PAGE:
When IDF conscription begins at age three

Twitter icon
Facebook icon
Google icon
e-mail icon

An education system that brings an inherently violent organization in through the front door is failing at its most basic obligation. This policy is the first injection of militarism, ultimately meant to prevent our children from becoming critical citizens.

Ten years ago, when my oldest daughter was five years old, I already had the honor of being the mother of a draft refuser.

One day, when she was in kindergarten, my young daughter came home with a notice from the kindergarten teacher asking parents to help their children prepare care packages for a soldier. The notice included a list of suggested items, and requested that the package include a drawing and letter from the child to the soldier.

I immediately called the kindergarten teacher and asked her if she didn’t think that four- and five-year-old children were a bit too young to be drafted into the Home Front Command. “What do you mean,” she responded, “It’s the most basic civic act!”

After a few seconds I realized that the conversation was futile. My little draft refuser didn’t go to kindergarten the next day and the next year, we moved her to a bi-lingual (read: integrated with Jews and Arabs) school, which solved the problem.

It turns out that indoctrinating children at a young age has become so deeply rooted in the education system that today, such notices are sent not by gung-ho kindergarten teachers but by the authorities themselves. The following is a letter that the Hof Hasharon Regional Council (an area north of Tel Aviv) sent to schools, kindergartens and pre-schools under its jurisdiction (English translation follows the image):

To: Schools and Kindergartens
From: Hof Hasharon Regional Council

To Whom It May Concern:

Like every year, we are preparing to travel on Purim to our adopted battalion, the Iron Dome battalion, to distribute personal packages to every soldier in the battalion.

The packages should be cardboard boxes, inside them should be nuts, soups, sweets, cookies, Hamentashen, coffee, tea, and anything you want to send to our soldiers.

The soldiers in the brigade will come to collect the packages on Monday March 2, 2015, in the morning until the afternoon.

I will tell you the exact hour on Sunday March 1, 2015.

Thank you in advance to all those who are taking part in this wonderful operation, which we have been carrying out for many years.

Thank you,
Happy Purim,
Miriam Osovsky
Director of the [Soldier] Adoption Council

So the regional council adopted an army battalion as if it were an abandoned street cat, and now the toddlers are being asked to leave them a bowl of milk on the sidewalk. Kindergarten children, stuck in an education system suffering from severe budget shortfalls, now need to donate care packages to the most well-funded and wealthy institution in the country? Nuts, soup, sweets, cookies, Hamentashen, coffee, tea, and more — has anybody calculated how much money that kind of package costs?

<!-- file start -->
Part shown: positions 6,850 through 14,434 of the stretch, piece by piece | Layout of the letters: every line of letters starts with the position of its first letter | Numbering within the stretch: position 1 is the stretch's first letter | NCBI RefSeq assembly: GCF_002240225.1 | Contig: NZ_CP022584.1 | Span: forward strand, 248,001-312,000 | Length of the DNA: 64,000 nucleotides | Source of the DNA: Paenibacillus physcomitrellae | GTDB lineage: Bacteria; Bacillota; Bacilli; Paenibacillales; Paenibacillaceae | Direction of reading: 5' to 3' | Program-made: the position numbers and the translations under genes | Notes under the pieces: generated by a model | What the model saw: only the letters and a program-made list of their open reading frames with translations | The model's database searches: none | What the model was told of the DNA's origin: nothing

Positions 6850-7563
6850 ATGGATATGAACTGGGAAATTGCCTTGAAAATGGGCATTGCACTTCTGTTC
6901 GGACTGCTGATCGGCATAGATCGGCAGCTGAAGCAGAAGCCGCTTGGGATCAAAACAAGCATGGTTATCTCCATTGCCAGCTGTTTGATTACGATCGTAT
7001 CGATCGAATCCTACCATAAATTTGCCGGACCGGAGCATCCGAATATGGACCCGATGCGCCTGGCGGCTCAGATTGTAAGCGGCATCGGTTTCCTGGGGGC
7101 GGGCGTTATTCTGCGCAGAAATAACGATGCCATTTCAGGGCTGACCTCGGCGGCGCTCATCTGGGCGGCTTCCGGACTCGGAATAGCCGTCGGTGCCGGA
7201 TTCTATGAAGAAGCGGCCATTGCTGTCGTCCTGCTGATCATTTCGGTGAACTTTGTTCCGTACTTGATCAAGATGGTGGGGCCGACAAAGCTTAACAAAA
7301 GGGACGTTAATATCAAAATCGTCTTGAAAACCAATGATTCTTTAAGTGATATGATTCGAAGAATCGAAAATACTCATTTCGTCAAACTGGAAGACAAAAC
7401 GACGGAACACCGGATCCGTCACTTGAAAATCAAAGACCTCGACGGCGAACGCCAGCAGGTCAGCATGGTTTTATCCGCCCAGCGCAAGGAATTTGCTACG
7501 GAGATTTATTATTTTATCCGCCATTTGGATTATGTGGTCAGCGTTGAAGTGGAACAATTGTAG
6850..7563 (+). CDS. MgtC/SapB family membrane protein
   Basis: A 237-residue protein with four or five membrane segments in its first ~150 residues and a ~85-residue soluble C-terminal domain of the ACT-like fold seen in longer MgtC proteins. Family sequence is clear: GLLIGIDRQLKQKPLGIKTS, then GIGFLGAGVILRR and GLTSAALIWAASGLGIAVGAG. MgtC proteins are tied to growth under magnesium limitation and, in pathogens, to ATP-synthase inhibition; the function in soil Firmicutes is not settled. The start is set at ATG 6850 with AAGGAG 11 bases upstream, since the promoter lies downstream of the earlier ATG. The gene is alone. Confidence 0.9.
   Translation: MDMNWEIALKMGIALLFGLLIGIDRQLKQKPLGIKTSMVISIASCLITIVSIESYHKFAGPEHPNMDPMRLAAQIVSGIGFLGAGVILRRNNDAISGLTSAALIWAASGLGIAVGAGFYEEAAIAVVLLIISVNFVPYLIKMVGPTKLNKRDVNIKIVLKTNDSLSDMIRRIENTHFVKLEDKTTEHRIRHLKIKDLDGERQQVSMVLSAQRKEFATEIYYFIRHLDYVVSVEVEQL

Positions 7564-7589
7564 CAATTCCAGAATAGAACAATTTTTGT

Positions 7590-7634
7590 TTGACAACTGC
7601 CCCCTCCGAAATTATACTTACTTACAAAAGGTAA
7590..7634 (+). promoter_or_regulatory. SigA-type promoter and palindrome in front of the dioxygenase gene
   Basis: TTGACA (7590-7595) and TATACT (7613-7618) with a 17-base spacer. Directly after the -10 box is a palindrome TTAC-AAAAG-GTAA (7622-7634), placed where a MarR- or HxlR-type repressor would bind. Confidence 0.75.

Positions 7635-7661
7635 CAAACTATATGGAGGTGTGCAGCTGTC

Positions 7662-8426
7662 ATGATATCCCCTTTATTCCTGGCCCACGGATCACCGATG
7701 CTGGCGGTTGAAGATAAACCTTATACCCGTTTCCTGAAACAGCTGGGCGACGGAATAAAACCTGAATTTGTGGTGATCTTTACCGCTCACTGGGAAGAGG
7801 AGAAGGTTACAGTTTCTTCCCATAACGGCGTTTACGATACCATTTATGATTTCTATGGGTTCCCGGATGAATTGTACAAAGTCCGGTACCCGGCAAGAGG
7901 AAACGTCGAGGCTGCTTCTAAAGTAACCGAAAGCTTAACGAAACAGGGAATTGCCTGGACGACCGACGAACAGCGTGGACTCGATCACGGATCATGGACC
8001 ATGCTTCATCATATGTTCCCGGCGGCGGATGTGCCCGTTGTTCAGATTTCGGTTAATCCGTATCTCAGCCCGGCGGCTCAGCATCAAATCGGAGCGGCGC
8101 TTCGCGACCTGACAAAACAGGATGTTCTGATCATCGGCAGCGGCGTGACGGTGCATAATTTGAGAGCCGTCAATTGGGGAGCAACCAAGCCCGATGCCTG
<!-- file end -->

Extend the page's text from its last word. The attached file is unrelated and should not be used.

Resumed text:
What exactly is the point of a such a strange adoption program? How did the tradition of sending care packages on Purim, one of the most beautiful Jewish customs that expresses social solidarity on the deepest levels, become a telethon of sorts? Does the wealthiest body in Israel really need our children to gather potato chips and chocolate bars for its soldiers?

The answer, of course, is that these types of initiatives are not meant to make donations to the army, but to donate our children themselves. It is a well calculated and thought-through policy, which from a very early age, hopes to start a slow IV drip of militarism, meant to immunize our children from becoming critical citizens capable of seeing this system from the outside as adults.

To a toddler sitting down to prepare a care package for a soldier, the soldier is somebody who needs their help, their protection. This dangerous role reversal is the basis of Israeli society’s deep-rooted militarization. The only parts of society still untouched by it are the ultra-Orthodox and Arab communities. To a certain degree, the entire Jewish-Zionist society is one large kindergarten that still prepares care packages for soldiers.

The army is by definition a violent organization. That’s not a judgment, it’s fact. As an inherently violent organization, it should play absolutely no role in children’s education. The fact that the Israeli education system has volunteered to usher the army through the front door into this safe space is nothing short of scandalous.

This article was first published on +972′s Hebrew-language sister site, Local Call. Read it in Hebrew here.

Source: 972

Photo: A ‘thank you’ sign sent by Israeli children hangs on an IDF tank. (Ran Zisovitch / Shutterstock.com)

Geographic terms: